Absurd Person easily Ayckbourn's best'
PUBLISHED: 15:02 02 December 2009 | UPDATED: 17:19 16 August 2010
WITH its trio of Christmases Past, Present and Future, Alan Ayckbourn s Absurd Person Singular reads like a twisted version of A Christmas Carol set in the garden suburbs,
WITH its trio of Christmases Past, Present and Future, Alan Ayckbourn's Absurd Person Singular reads like a twisted version of A Christmas Carol set in the garden suburbs, writes Mark Campbell.
The play, at Bromley's Churchill theatre, consisted of three virtually self-contained acts set in the kitchens of three couples on Christmas Eve.
Act I opens with Sidney (Matthew Cottle) and Jane (Lisa Kay) nervously awaiting the arrival of unseen guests.
They bustle in and out of their quintessentially 1970s kitchen, with its subtly unmatching colour scheme, desperately trying to impress their friends with their (incompetent) hosting abilities.
Ronald (Robert Duncan), a prosperous banker, and his snobby alcoholic wife Marion (Deborah Grant) are Sidney's primary targets - he needs to borrow money for his fledgling property business and will do anything to get it.
Eva (Elizabeth Carling) and her architect husband Geoffrey (Stephen Beckett) are the third, and youngest, couple.
Geoffrey is an inveterate womaniser, while Eva is taking medicine for her nerves. Things do not bode well for them
In Act II, Eva and Geoffrey are hosting an impromptu party in their apartment. In what is a brilliant example of black humour, the depressed Eva tries to kill herself in a variety of ways - but is complete ignored by her friends.
Sidney unblocks her sink, Jane cleans her oven (pouring the dirty water over Sidney in the process), and poor Ronald is electrocuted by a light fitting.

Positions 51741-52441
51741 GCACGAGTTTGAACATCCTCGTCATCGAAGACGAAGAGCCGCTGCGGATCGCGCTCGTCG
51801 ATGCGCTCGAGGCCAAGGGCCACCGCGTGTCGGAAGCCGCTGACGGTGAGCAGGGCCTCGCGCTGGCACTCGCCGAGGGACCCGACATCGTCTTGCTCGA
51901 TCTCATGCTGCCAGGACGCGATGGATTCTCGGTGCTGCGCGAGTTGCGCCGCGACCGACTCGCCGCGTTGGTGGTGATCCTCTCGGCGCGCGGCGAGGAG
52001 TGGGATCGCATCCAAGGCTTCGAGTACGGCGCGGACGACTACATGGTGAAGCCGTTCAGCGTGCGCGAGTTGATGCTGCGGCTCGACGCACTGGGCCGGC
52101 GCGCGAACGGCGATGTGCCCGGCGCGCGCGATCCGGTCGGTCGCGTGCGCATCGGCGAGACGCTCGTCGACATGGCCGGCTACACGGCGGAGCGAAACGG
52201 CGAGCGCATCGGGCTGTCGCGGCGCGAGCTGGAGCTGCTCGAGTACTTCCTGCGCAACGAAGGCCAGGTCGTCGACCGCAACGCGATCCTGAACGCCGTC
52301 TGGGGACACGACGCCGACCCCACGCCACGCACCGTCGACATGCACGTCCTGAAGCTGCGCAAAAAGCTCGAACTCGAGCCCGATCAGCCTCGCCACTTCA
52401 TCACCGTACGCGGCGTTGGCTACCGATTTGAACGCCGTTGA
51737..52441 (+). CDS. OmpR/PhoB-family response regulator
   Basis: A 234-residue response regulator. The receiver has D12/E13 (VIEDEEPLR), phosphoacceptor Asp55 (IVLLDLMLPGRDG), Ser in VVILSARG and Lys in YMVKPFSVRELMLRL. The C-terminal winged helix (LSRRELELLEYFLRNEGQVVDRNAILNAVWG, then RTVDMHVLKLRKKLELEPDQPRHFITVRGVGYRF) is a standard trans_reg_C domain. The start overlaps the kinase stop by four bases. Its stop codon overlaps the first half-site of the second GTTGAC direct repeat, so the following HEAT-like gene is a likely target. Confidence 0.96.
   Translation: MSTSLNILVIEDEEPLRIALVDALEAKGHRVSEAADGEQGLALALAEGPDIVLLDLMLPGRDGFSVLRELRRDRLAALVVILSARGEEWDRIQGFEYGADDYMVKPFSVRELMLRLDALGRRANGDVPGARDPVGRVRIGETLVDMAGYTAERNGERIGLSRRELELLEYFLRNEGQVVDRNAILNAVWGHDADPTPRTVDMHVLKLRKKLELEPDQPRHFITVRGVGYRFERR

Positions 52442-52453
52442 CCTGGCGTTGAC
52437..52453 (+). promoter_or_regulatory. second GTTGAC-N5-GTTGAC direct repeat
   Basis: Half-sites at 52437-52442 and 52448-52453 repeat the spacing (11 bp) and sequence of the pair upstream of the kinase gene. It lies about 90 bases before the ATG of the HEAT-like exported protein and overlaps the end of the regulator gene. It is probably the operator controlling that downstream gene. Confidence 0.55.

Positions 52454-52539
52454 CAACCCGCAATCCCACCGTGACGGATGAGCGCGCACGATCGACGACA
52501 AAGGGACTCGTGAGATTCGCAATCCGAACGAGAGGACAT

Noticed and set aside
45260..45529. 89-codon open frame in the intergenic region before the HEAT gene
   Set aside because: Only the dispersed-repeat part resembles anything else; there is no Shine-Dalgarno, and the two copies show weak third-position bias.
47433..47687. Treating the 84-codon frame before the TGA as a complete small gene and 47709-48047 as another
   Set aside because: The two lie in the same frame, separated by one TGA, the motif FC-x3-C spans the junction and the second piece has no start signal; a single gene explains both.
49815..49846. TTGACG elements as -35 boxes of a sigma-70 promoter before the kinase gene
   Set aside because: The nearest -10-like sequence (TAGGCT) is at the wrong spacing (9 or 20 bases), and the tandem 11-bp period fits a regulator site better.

You don't know whether to laugh or cry.
Act III is set in the unfeasibly gothic kitchen of Ronald, now on his uppers and reliant on Sidney's money to keep his finances afloat.
Set in the future, this is the most nightmarish of the trio. At the end, we see Sidney literally leading the others a merry dance around him.
The cast of six is superb. They may be playing archetypal comic suburbanites - think The Good Life or Abigail's Party - but it's impossible not to feel a twinge of sympathy for each of them at different moments.
Alan Strachan directs with confidence, keeping the pace fast and peppering the scenes with lots of comic business, while Michael Pavelka's three kitchen sets are works of art.
The voice of an off-stage Benny Hill may remind us this is the early '70s, but thankfully the humour hasn't dated one jot. Easily Ayckbourn's best.
* The next production at the Churchill Theatre is Sleeping Beauty from December 4. Tickets: 0844 871 7620.